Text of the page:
They’re mostly from very popular movies so I’m sure you’ll know exactly what I’m talking about! As always, I hope you share your picks below, and if you have a blog and want to take part in this weekly feature, please visit the official page.
Five Unusual but Charming Friendship Movies
05. Finding Neverland (2004)
directed by Marc Forster
starring Johnny Depp, Kate Winslet and Freddie Highmore
This adorable and moving film has at its core the real life relationship between Peter Pan writer J. M. Barrie and the four sons of a widow – particularly the middle son named Peter, played by Freddie Highmore.
Peter is not very accepting of Barrie for feeling he is replacing his late father, but slowly he comes around and they develop a really beautiful friendship. It’s one of the most wonderfully subtle roles from Depp, and a really honest and heartfelt role for Highmore that is quite impressive considering how young he was.
04. E.T. the Extra-Terrestrial (1982)
directed by Steven Spielberg
starring Henry Thomas, Drew Barrymore and Peter Coyote
In one of Spielberg’s most popular and beloved movies, a young boy named Elliot befriends an alien who is hiding in his tool shed. Though the creature is visibly scared, Elliot tries his best to lure E.T. and let him know that he is safe with him. The two develop a deep connection, the kind of open and intense friendship only kids have.
The best part however, is the selflessness of the final act. Upon finding out that E.T. is growing sick and needs desperately to go home, Elliot and his siblings do their best to return E.T. to his people. They let him go because it’s the right thing to do, but even light years apart, their friendship will always be remembered and cherished.
03. The Lady in The Van (2015)
directed by Nicholas Hytner
starring Maggie Smith, Alex Jennings and Jim Broadbent
This little known comedy has that very specific, peculiar charm of British filmmaking. This is another real life story, this time of a homeless woman, Mary Shepherd (Maggie Smith) who, after a series of bittersweet events, ends up parking the van she was living in, in a man’s driveway. The man was Alan Bennet, played by Jennings, and from whose memoir the film is adapted.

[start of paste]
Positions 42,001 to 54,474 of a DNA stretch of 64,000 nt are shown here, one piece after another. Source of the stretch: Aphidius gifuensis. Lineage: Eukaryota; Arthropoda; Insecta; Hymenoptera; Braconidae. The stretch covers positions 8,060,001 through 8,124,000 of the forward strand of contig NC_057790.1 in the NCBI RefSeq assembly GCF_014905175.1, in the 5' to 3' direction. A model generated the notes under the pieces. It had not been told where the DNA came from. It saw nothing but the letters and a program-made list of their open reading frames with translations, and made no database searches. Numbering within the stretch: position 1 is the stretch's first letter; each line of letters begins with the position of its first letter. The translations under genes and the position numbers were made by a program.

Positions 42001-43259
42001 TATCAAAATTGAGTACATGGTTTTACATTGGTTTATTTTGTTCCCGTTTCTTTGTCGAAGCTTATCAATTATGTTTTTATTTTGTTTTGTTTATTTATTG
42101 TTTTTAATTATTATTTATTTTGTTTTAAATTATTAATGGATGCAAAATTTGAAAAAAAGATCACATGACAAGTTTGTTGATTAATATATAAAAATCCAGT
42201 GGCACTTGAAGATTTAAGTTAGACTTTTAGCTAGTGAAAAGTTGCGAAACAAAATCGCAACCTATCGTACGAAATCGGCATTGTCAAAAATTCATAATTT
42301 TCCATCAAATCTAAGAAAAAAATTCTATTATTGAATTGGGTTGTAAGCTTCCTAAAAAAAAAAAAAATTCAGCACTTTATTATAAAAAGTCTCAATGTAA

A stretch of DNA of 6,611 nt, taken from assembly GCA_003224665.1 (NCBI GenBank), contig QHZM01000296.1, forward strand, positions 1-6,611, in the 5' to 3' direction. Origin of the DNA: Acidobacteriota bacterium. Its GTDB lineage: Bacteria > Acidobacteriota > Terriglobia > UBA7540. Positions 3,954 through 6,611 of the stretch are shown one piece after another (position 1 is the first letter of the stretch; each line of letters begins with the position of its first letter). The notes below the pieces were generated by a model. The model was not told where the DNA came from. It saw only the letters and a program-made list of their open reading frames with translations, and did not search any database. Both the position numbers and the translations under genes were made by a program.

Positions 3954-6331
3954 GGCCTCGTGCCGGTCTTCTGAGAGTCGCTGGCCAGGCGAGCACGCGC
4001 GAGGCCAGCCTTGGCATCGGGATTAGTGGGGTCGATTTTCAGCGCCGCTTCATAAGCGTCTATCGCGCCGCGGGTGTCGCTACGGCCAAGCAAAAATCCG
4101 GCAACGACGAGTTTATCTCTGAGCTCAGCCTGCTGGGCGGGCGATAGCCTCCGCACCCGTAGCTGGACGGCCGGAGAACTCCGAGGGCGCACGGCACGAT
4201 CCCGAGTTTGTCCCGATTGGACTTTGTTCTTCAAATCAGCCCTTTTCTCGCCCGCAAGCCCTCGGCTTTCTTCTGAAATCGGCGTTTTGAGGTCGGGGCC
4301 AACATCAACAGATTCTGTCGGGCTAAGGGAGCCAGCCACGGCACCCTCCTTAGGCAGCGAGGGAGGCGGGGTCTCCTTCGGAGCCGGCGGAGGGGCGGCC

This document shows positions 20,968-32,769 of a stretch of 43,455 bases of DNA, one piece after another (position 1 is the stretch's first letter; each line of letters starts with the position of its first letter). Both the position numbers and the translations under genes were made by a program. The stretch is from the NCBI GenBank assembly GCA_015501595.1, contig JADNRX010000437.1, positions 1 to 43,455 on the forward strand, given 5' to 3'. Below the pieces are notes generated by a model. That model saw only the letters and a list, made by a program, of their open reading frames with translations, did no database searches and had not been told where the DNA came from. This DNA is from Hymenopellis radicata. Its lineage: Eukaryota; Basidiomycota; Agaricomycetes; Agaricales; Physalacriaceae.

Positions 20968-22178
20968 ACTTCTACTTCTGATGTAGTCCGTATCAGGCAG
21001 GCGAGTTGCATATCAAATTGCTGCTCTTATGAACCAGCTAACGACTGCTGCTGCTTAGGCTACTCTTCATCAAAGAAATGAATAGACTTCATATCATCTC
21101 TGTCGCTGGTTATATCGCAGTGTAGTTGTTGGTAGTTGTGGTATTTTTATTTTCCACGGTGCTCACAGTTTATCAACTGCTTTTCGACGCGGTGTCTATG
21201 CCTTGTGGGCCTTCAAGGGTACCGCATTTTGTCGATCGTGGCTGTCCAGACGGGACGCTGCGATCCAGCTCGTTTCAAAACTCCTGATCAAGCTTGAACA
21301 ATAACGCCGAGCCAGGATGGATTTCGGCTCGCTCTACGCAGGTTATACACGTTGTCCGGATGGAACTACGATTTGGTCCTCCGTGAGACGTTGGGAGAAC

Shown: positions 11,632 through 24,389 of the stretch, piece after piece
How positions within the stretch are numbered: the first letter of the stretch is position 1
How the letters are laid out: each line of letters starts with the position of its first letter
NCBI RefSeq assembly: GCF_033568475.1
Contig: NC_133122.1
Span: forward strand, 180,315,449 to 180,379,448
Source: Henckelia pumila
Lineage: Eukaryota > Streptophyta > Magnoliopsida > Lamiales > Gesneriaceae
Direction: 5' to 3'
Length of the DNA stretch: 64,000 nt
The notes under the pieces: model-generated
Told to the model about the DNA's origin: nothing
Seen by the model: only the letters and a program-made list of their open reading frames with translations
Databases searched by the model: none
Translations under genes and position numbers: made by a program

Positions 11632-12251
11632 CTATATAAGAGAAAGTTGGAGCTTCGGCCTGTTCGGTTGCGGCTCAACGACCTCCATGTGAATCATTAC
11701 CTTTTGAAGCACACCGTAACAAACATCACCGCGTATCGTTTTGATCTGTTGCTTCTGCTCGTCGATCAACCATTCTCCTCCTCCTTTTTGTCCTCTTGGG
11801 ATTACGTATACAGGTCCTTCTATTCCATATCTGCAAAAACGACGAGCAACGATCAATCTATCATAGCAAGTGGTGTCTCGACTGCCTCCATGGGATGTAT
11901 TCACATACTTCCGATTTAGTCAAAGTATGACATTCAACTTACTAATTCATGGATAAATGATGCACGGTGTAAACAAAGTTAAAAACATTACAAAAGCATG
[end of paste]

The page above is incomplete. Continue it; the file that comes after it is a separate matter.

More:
Due to their opposite personalities and messy circumstances, it was not an easy friendship. But the way it comes about, and the truth we find about Mary’s identity and life, is so incredible that it really is one of those stranger than fiction stories.
02. About a Boy (2002)
directed by Chris Weitz, Paul Weitz
starring Hugh Grant, Nicholas Hoult and Toni Collette
In second to last comes a friendship that might actually be my favourite, from a movie I’m pretty sure every single one of you has seen more than once: About a Boy. In this widely popular 2002 comedy, Hugh Grant plays William, a 30 something year old bachelor living off of royalties from a Christmas song his father wrote. He has never worked a day in his life, and is generally pretty selfish and lazy. But he is self-aware, so when offbeat twelve year old Marcus(Nicholas Hoult) comes into his life, Williams starts to – slowly – questioning his lifestyle.
Again, this is one of those bittersweet British comedies that is funny, but benefits from a set of quirky characters and circumstances that have a real, dark shade to them. Marcus’s mother is an eccentric woman with suicidal tendencies, something which heavily influences his life and, consequently, his friendship with Will. It really is one of those relationships where you clearly see what they learned from – and gave to – each other.
01. Toy Story (1995)
directed by John Lasseter
starring Tom Hanks, Tim Allen and Don Rickles
Finally, coming in number one is the ultimate childhood friendship movie, and one of Disney’s all time best: the ever lovable Toy Story. When spaceman Buzz Lightyear (Tim Allen) becomes Andy’s new favourite toy, his former number one, Woody (Tom Hanks), becomes insanely jealous and fears being forgotten. Whilst trying to get rid of Buzz, the two get lost and most work together to return home.
Despite this being about toys, the fear of being replaced, forgotten or cast out – of losing a friend – is very real. And besides the core hate-to-love friendship between Woody and Buzz, there’s Woody’s relationship with Andy, and even a wonderful narrative about dreams and potential, where Buzz doesn’t believe he is, in fact, just a toy. It’s a deceptively deep and complex movie that has a whole song dedicated to friends, so it could only be the perfect pick for this week. And one that is definitely worth revisiting, at any age.